Ref Watch: Sunderland (H) EFL Trophy

The Imps host Sunderland tomorrow evening in a replay of the EFL Trophy semi-final from earlier in the season. 

On that occasion, it took penalties to separate the two teams; with £10k at stake, will we see the same drama? A draw sends us through, but only a specific set of results sees us eliminated. Oddly, this is our final game in the competition, Sunderland haven’t kicked a ball in anger as yet.

Here’s how we don’t qualify – we lose to Sunderland tomorrow, leaving us on six points. This is where it gets tricky – Manchester United U21s would need to beat Sunderland by two goals to advance, as they’re two goals and three points behind us (and if we lose to Sunderland, our goal difference will dip by at least one). Assuming that is by two goals, it leaves Sunderland needing to beat us and Bradford and have a five-goal swing (correcting the two they concede to Man Utd), but every one against us counts double (as we lose one and they gain one). As they’d beaten us, they’d advance by virtue of our result on a shared goal difference. As we beat Man Utd, they need to better our goal difference. Confusing? You bet. Any result other than a defeat sees us go through.

Which referee is taking charge of this insane game?

Referee: Scott Oldham
Assistant Referee: Anthony Da Costa, Marc Wilson
Fourth Official: Matthew Smith

Like many of this season’s officials, Scott Oldham graduated from the National League around the same time as us. He was on the National League roster in 2016/17, but he did not take charge of one of our games. He did referee the 2-2 draw between Aldershot and Tranmere in the play-offs though, and such was his calm approach to games; he didn’t brandish a red card all season. That earned him a spot in the League Two the same year we went up.

The first time we came across him was in our 1-0 win at Swindon in the 2017/18 season, before he visited Sincil Bank for the first time later in the season as we beat Newport 3-1. Both games saw him book two Imps players, but the red card stayed in his pocket again, and the penalty spot wasn’t troubled.

Oldham watches on at the Bank last season – Credit Graham Burrell.

Oldham was something of a lucky charm for us, the following season we saw him once as we beat Yeovil 1-0 at the Bank, thanks to Mark O’Hara’s header. In 34 matches that year, he sent off just one player and booked 99. It’s fair to say when he can, his cards stay in his pocket, although in 2019/20, he did brandish five in his 32 games, including a little spell of four in eight games. He did appear in the middle of a City game twice. We were beaten 3-1 at current bogey side Doncaster in the EFL Trophy, the only game up until last season in which we have been beaten which he has officiated, and he was controlling our 3-2 win against Burton Albion. We did see him in charge of Ben Coker’s only game in a Lincoln shirt; the 3-0 victory against Rotherham United in the EFL Trophy.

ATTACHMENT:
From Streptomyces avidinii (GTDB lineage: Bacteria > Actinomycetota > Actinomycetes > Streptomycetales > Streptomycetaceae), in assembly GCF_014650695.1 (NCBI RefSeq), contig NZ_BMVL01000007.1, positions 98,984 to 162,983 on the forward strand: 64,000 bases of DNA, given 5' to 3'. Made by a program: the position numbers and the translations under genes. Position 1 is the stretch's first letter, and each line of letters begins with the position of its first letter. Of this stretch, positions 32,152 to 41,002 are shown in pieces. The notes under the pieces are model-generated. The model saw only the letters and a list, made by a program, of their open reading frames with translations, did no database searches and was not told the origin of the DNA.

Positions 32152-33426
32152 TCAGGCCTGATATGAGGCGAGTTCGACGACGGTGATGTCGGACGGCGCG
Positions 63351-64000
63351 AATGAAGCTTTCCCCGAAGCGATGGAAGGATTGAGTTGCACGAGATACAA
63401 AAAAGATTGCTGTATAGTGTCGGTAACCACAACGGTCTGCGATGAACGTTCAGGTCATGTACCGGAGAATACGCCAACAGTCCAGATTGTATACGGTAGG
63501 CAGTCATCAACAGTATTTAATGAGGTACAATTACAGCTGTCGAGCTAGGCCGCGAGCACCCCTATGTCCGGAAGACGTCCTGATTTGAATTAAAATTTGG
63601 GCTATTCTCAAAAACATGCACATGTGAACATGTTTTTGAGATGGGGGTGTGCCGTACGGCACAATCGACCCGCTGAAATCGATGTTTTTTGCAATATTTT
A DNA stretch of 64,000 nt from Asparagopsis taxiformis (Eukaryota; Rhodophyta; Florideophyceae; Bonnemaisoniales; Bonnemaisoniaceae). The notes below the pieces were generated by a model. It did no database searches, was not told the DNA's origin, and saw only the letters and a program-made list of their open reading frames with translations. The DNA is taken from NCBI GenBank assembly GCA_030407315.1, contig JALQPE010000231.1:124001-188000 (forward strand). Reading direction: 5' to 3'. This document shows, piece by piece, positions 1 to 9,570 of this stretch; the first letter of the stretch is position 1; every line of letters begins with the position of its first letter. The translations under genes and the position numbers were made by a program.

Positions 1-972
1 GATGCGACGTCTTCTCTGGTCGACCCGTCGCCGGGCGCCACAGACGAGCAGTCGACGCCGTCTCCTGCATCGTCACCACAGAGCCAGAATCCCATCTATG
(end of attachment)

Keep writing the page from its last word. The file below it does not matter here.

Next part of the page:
He officiated us last season on a couple of occasions, the first our 2-1 defeat at Oxford, where he didn’t impress me. I was angry in that game after he missed a blatant penalty against us but levelled it up with a handball missed in their goal. Then he could (and should) have sent their keeper off, turning in an inconsistent display, to which I remarked: “The referee continued in his inconsistent vein, booking Edun for the faintest of pullbacks on their player, but then ignoring a worse infringement from Hanson on Harry, again, not long after. If one is a yellow ref, the other has to be; it shouldn’t matter if you have already booked the player. There was another blatant handball in a move by Sykes, which was missed, but then Scully offended in the same way, and it was caught. I’m not saying those incidents changed the game, but they just poured more sand into the side of my scales marked ‘injustice’.” He also took charge of our final day 0-0 final day draw with Wimbledon, a game notable for having nothing of note occur in it.

He has booked 20 players this season and sent two off in ten games, which shows him to be quite reserved with his cards. If we’d progressed in the EFL Cup, we might have crossed paths, as he took charge of Shrewsbury’s second-round tie with Rochdale, sending off Matthew Pennington. Interestingly, he has given a penalty in two matches this season; he sent players off in the same games and for the same incidents. Double whammy.

Here’s another interesting stat – he’s reffed seven Sunderland games in his career, and six of those have been a 1-1 draw.